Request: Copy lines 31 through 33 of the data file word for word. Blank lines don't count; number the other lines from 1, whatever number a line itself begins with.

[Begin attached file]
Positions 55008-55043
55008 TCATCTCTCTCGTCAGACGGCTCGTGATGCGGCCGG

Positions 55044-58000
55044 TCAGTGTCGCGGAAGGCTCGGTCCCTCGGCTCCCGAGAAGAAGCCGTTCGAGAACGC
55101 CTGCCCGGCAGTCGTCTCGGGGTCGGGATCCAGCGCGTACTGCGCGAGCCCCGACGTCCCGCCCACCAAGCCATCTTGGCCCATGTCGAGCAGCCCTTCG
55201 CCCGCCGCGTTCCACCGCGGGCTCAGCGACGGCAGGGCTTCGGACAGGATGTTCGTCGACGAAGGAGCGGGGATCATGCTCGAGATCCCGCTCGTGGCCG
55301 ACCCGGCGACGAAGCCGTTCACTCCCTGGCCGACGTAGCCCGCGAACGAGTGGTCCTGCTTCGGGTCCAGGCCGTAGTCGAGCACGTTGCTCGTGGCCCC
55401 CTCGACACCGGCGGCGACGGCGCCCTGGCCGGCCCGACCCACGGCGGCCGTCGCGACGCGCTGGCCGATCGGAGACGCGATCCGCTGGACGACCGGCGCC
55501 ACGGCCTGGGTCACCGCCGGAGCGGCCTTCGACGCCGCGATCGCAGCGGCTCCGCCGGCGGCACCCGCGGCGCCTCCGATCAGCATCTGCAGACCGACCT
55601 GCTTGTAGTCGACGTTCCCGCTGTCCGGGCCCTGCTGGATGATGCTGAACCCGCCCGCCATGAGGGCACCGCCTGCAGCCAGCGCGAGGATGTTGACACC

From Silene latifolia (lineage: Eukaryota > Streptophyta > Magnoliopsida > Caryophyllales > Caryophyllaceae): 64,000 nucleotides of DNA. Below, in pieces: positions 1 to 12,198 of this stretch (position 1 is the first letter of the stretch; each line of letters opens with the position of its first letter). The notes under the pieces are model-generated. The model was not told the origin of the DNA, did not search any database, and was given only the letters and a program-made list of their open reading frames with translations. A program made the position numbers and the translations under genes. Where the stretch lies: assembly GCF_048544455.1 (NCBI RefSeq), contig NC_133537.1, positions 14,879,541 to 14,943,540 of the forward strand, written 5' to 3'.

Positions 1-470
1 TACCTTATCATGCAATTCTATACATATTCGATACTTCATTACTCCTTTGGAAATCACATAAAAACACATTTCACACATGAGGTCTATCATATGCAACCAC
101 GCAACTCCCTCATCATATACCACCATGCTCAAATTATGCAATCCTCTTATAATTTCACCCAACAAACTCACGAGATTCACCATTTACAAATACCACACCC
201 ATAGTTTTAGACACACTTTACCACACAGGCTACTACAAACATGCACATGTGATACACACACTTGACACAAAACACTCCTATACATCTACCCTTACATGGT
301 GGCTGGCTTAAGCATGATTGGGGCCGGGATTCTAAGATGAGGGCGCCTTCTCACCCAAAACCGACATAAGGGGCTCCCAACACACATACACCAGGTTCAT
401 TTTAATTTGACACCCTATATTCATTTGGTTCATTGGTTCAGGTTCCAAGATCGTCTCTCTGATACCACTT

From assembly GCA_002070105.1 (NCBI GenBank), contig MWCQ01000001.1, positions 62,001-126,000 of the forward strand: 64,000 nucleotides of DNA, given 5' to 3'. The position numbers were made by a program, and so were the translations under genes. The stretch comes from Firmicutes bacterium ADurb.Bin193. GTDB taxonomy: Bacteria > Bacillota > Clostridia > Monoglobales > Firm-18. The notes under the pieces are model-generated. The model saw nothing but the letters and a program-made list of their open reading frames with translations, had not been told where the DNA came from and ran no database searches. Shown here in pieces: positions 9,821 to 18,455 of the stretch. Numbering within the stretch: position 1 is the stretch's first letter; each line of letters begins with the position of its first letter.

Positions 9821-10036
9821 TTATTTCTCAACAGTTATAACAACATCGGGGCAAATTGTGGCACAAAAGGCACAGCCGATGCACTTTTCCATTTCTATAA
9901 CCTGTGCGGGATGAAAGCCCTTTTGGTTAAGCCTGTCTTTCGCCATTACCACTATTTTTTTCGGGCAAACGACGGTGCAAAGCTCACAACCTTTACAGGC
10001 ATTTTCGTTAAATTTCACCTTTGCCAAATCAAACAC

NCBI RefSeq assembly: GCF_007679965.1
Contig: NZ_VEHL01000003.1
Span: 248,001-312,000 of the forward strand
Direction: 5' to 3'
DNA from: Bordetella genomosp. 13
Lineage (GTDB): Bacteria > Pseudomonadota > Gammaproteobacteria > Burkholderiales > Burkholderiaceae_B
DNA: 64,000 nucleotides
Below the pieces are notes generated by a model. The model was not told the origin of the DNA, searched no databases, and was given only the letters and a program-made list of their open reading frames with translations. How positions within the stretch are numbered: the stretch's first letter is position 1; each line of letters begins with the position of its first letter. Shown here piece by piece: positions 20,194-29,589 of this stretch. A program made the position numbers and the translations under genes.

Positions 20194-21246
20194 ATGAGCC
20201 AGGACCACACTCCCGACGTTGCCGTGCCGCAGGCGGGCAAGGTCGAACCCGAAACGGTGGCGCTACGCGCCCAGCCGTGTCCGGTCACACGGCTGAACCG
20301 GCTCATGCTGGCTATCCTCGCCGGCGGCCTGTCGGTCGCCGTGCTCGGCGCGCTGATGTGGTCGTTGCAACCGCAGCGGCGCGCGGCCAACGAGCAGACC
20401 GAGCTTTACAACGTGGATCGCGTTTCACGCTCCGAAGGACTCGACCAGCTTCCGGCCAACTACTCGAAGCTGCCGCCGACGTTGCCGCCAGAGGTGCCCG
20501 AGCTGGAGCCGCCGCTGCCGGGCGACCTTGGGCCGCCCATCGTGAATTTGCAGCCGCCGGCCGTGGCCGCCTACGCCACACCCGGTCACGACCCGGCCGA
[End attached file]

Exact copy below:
Positions 20194-21246
20194 ATGAGCC
20201 AGGACCACACTCCCGACGTTGCCGTGCCGCAGGCGGGCAAGGTCGAACCCGAAACGGTGGCGCTACGCGCCCAGCCGTGTCCGGTCACACGGCTGAACCG